Camille Paglia Is Right and Wrong About the National Drinking Age

I loved  Camille Paglia’s great piece at the Time site: “The Drinking Age Is Past Its Prime.” I think every conservative should read it.

The National Minimum Drinking Age Act, passed by Congress 30 years ago this July, is a gross violation of civil liberties and must be repealed. It is absurd and unjust that young Americans can vote, marry, enter contracts and serve in the military at 18 but cannot buy an alcoholic drink in a bar or restaurant. The age-21 rule sets the U.S. apart from all advanced Western nations and lumps it with small or repressive countries like Sri Lanka, Pakistan, Indonesia, Qatar, Oman and the United Arab Emirates.

While I think most of Paglia’s arguments and observations are excellent, I will disagree with her about the national law being a “violation of civil liberties.” It is rather a gross violation of the sovereignty of the states. Just look at the Wikipedia page for the 1987 Supreme Court decision, South Dakota v. Dole, and ask yourself how any self-respecting Constitutional conservative could have anything to do with such a monstrosity.

Basically, the Federal Government taxes the people in each state and then withholds federal funds from states that don’t bow to its law—even though everyone acknowledges that Congress doesn’t actually have the authority to set the drinking age for the nation! The Supreme Court rubber-stamped the idea that when Congress punishes states for not passing the “right” laws it is not thereby establishing a national law and thus exceeding its authority. So when Congress doesn’t have the authority to pass a law it can make a law that punishes states unless they pass laws that match what Congress dictates to them.

This also demonstrates how income tax destroys the entire point of Federalism. All the limits on Congress are destroyed because Congress has the power of the purse. They collect revenue from the residents of each state and then give some back to the states when the states obey them.

And the age limit did virtually nothing to keep the highways safer, even though that was the rationale for denying Federal highway funds. Sandra Day O’Connor’s dissent is telling:

O’Connor agreed that Congress may attach conditions on the receipt of federal funds, and that the Twenty-First Amendment gives states authority over laws relating to the consumption of alcohol. But O’Connor wrote that the attachment of condition on the states must be “reasonably related to the expenditure of funds.” O’Connor disagreed with the Court’s finding that withholding federal highway funds was reasonably related to deterring drunken driving and drinking by minors and young adults. She argued that the condition was both over and under-inclusive: it prevented teenagers from drinking when they are not going to drive on federal and federally funded highways, and it did not attempt to remedy the overall problem of drunken driving on federal and federally funded highways. She held the relation between the condition and spending too attenuated: “establishment of a minimum drinking age of 21 is not sufficiently related to interstate highway construction to justify so conditioning funds appropriated for that purpose.”

Paglia’s essay makes some great points, especially in reminding us that alcohol is probably much less dangerous to health than marijuana. I’ll be curious to see the liberal reaction to her remarks. I also loved this paragraph:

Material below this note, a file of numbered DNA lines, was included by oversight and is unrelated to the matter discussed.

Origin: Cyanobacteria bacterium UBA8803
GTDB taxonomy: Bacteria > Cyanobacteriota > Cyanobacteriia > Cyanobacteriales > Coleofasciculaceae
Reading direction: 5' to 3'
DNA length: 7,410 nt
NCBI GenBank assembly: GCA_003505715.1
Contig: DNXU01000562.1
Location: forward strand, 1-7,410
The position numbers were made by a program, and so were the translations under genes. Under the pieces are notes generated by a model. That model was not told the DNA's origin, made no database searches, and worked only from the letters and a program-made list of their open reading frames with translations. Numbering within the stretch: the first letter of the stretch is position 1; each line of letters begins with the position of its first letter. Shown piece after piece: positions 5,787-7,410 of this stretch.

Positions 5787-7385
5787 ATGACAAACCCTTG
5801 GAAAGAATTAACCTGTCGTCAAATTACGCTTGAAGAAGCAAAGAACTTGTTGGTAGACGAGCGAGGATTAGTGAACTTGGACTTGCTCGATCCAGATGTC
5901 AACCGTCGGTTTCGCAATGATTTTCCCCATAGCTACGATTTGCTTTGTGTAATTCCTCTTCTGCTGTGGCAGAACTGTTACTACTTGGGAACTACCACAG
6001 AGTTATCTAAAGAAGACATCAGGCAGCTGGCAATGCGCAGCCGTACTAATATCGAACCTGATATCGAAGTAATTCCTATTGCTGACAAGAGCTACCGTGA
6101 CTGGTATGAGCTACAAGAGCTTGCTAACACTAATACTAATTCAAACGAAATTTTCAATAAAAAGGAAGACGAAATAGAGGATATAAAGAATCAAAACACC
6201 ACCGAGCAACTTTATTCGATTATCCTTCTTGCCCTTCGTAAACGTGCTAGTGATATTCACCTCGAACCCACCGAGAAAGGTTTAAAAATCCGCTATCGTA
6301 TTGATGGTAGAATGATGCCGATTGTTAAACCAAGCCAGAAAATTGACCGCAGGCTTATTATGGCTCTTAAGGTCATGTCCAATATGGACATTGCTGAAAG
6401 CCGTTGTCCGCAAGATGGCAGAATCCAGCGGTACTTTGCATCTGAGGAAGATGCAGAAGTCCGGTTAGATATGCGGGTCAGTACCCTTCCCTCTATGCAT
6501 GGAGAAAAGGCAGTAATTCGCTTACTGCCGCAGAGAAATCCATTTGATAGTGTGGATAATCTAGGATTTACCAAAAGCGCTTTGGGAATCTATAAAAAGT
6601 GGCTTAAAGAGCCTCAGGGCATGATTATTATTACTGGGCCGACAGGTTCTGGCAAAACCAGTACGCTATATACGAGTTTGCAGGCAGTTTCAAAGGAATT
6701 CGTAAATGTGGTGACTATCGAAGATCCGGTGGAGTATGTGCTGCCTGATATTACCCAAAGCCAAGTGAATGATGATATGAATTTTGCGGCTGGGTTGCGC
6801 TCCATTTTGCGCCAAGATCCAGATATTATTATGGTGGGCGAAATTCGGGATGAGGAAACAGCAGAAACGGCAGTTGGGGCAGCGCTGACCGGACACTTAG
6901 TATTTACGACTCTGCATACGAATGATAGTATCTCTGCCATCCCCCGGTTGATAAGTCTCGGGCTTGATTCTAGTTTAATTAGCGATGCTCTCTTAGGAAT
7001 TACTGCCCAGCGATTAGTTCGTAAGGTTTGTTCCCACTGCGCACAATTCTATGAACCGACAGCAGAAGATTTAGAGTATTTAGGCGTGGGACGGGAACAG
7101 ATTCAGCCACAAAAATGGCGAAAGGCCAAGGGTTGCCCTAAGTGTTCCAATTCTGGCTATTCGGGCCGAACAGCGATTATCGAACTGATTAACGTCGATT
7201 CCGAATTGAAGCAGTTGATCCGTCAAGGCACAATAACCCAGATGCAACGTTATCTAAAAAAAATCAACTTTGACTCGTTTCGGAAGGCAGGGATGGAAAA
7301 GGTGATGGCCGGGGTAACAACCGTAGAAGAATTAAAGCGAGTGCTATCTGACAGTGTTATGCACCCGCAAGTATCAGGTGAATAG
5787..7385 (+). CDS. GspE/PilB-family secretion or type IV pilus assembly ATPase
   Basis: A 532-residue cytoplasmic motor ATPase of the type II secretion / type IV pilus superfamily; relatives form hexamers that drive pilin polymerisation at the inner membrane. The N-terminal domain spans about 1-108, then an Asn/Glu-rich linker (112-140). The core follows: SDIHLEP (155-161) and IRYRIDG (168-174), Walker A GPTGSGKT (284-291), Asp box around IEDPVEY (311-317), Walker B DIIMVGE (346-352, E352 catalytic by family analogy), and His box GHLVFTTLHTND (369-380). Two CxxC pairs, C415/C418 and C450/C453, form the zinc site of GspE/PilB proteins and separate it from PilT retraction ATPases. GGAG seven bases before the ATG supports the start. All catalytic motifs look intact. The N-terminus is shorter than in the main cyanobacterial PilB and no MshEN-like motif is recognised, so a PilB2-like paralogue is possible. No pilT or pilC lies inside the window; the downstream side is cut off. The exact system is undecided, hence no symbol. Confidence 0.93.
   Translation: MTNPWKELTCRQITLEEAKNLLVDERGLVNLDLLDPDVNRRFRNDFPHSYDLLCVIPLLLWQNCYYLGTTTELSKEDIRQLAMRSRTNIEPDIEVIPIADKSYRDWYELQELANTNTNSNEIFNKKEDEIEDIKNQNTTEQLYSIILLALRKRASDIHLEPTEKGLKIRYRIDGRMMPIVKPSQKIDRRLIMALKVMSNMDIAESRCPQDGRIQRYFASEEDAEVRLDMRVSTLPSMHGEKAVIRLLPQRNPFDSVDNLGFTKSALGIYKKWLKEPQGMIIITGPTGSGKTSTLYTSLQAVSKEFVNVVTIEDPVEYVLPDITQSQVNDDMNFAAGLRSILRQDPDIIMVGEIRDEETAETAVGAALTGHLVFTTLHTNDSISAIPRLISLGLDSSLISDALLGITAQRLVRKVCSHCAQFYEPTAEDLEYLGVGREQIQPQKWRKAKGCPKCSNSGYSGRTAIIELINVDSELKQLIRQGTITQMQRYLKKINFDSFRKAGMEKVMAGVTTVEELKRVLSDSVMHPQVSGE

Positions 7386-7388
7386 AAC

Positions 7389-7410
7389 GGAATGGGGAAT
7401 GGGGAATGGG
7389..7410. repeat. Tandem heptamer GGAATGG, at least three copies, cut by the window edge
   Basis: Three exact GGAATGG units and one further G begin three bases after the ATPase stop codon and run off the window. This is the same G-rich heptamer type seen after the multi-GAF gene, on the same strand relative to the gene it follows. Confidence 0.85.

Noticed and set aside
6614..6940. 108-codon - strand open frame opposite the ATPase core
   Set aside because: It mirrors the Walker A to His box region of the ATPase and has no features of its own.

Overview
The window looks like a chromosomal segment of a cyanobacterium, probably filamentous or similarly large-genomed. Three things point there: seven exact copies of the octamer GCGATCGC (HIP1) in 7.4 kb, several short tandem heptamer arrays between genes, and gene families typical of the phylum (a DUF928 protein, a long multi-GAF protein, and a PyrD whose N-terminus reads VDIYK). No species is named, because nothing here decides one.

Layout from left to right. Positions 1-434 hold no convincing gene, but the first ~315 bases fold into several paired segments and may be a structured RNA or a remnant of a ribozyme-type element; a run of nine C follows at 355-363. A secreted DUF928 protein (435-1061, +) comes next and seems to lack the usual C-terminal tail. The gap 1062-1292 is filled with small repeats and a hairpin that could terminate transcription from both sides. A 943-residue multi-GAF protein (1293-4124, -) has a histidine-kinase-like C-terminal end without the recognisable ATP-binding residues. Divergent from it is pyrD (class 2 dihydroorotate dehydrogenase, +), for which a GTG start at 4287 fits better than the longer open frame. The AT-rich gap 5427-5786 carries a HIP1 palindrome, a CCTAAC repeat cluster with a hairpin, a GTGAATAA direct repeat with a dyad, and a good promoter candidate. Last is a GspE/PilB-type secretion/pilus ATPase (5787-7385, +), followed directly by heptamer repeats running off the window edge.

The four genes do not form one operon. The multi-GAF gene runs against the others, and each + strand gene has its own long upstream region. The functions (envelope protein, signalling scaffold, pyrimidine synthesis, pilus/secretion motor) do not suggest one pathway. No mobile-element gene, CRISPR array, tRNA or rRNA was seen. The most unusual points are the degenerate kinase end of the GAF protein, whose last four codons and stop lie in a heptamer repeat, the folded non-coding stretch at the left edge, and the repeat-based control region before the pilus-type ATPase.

Learning how to drink responsibly is a basic lesson in growing up — as it is in wine-drinking France or in Germany, with its family-oriented beer gardens and festivals. Wine was built into my own Italian-American upbringing, where children were given sips of my grandfather’s homemade wine. This civilized practice descends from antiquity. Beer was a nourishing food in Egypt and Mesopotamia, and wine was identified with the life force in Greece and Rome: In vino veritas (In wine, truth). Wine as a sacred symbol of unity and regeneration remains in the Christian Communion service. Virginia Woolf wrote that wine with a fine meal lights a “subtle and subterranean glow, which is the rich yellow flame of rational intercourse.”

It reminded me of this command from Deuteronomy:

You shall tithe all the yield of your seed that comes from the field year by year. And before the LORD your God, in the place that he will choose, to make his name dwell there, you shall eat the tithe of your grain, of your wine, and of your oil, and the firstborn of your herd and flock, that you may learn to fear the LORD your God always. And if the way is too long for you, so that you are not able to carry the tithe, when the LORD your God blesses you, because the place is too far from you, which the LORD your God chooses, to set his name there, then you shall turn it into money and bind up the money in your hand and go to the place that the LORD your God chooses and spend the money for whatever you desire—oxen or sheep or wine or strong drink, whatever your appetite craves. And you shall eat there before the LORD your God and rejoice, you and your household. And you shall not neglect the Levite who is within your towns, for he has no portion or inheritance with you. (Deuteronomy 14:22-27 ESV)

Abolishing the national drinking age as an unconstitutional affront is a definite conservative must. And then, like Paglia, I think the states need to lower the age to eighteen.